Black Hole Singing

There are three basic types of complexity a reader encounters in contemporary poetry.  The first type arises when inexperienced poets have not yet developed sufficient intellectual and emotional depth to understand their subject matter or have not yet developed an adequate command of language.  The resulting product is muddled rather than deep.  The second is deliberate obfuscation, practiced today mainly by the New York School, the Surrealist movement, and the “concrete” and “language” poets.  Rather than creating meaningful complexity, these poets are playing intellectual games that have no serious bearing on our lives.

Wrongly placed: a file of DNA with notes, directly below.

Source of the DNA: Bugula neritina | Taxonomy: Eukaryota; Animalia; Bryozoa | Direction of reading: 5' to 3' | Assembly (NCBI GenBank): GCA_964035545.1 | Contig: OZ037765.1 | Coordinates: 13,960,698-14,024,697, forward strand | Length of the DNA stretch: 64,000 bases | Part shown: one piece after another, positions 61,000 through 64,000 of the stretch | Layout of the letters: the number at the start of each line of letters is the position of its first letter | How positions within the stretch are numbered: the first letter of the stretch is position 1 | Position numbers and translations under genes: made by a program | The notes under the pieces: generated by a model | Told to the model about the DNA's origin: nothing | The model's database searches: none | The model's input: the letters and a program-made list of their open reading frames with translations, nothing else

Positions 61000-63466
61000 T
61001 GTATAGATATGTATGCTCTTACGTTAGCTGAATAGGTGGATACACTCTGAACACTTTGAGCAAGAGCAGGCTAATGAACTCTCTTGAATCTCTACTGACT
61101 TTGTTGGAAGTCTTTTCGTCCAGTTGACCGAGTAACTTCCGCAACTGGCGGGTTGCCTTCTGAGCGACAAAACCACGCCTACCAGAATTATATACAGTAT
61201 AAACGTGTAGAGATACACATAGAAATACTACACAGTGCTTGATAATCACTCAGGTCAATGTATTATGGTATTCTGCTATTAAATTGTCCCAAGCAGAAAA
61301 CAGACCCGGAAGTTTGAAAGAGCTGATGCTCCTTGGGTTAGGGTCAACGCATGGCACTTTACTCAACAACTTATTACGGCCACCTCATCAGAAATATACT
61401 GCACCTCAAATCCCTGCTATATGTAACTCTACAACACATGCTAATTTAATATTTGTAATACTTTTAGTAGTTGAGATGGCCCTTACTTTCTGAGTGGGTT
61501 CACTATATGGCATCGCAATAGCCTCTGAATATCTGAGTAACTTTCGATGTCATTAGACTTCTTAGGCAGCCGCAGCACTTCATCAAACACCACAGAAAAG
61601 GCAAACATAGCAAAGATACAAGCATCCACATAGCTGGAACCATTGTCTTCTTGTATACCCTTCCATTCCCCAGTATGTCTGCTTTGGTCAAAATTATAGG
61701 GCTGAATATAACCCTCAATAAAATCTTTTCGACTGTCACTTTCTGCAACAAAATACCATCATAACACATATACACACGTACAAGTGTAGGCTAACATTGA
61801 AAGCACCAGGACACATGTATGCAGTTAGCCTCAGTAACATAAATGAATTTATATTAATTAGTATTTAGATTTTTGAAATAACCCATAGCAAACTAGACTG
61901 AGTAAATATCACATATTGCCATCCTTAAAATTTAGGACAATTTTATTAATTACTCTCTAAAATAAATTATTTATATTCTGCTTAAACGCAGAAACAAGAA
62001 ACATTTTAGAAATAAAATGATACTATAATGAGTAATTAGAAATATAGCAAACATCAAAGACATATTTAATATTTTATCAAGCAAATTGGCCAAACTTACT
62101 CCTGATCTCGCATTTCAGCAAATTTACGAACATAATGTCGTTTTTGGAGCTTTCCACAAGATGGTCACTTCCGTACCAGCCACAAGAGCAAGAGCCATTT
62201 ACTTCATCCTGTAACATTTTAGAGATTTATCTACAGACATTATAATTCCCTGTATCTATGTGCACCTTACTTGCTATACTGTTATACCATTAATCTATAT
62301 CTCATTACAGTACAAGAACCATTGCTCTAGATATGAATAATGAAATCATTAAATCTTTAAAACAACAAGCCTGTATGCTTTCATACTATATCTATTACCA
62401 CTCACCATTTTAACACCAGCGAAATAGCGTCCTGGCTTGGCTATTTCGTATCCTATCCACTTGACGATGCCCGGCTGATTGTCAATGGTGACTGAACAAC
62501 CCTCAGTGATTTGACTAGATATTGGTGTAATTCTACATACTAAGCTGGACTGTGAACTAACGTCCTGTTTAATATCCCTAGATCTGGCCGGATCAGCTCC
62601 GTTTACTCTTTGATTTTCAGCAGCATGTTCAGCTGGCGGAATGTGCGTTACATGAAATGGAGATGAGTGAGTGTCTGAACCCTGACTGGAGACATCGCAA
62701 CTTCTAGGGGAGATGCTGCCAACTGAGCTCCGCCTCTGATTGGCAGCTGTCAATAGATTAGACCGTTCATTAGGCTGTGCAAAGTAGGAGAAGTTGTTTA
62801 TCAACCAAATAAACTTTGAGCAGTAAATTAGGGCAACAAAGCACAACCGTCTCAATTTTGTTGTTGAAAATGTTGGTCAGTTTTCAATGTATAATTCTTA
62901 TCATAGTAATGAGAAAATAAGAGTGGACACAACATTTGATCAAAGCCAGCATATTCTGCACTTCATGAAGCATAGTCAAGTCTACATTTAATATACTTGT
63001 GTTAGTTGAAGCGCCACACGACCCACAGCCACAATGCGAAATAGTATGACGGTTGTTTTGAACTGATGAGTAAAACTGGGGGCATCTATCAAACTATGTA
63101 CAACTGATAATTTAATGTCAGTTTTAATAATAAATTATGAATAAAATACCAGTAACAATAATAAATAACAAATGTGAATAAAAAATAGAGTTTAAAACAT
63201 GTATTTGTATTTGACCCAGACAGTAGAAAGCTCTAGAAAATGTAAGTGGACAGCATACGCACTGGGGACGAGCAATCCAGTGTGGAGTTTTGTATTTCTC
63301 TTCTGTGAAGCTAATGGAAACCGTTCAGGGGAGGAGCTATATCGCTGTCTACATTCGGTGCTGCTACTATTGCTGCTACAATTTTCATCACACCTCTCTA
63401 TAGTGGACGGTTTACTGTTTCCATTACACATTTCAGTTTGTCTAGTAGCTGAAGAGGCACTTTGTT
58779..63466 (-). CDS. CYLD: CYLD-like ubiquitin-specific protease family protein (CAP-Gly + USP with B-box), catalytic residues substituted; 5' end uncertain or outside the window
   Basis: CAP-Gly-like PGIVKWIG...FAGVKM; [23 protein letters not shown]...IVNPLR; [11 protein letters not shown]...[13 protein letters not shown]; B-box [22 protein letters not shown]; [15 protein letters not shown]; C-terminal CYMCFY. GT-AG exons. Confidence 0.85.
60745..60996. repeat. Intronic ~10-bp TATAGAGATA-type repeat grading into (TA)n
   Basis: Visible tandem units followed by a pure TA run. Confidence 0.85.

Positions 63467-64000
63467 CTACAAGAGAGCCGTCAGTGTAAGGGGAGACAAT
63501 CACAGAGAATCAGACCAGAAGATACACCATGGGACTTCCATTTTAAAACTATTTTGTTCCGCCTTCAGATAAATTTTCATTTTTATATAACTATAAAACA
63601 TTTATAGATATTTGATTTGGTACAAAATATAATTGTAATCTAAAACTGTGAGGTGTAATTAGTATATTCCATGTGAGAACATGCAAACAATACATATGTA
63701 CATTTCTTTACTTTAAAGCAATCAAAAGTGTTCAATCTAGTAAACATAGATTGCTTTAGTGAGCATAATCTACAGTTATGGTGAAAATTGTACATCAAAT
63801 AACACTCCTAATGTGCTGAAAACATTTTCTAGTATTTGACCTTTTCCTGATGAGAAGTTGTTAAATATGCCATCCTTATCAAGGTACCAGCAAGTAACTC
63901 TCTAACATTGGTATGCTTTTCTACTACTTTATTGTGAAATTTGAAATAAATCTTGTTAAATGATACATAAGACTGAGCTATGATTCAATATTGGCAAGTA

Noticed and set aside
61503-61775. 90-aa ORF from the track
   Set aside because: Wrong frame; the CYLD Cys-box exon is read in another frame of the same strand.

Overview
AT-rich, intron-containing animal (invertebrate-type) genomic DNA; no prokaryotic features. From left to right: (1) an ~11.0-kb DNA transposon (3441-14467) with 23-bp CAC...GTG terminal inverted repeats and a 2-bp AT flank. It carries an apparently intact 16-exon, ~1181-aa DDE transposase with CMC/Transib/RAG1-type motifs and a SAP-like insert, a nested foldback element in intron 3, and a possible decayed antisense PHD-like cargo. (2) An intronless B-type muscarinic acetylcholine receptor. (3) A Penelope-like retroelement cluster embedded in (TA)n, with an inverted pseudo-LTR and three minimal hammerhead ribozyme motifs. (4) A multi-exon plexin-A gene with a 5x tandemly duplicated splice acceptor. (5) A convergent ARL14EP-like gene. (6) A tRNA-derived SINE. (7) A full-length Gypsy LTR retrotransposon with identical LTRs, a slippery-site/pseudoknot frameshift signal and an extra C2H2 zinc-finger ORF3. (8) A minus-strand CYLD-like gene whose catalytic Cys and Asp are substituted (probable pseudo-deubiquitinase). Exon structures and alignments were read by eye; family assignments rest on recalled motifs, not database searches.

The third type arises from depth of intellect and feeling and a concomitant skill with language.  There will always be some readers who demand this type of complexity from poetry because they cannot be intellectually or emotionally stimulated or satisfied by less.  Whatever has depth is by its very nature complex.  It is this type of complexity that abounds in the poetry of Constance Rowell Mastores.  The complexities of A Deep but Dazzling Darkness revolve around the central theme of an intense, arduous, and unrelenting struggle for identity.  Mastores’ tenacious drive to discover ever more deeply her true self offers the reader new ways of viewing and interpreting how each of us is connected to the worlds inside and outside us.


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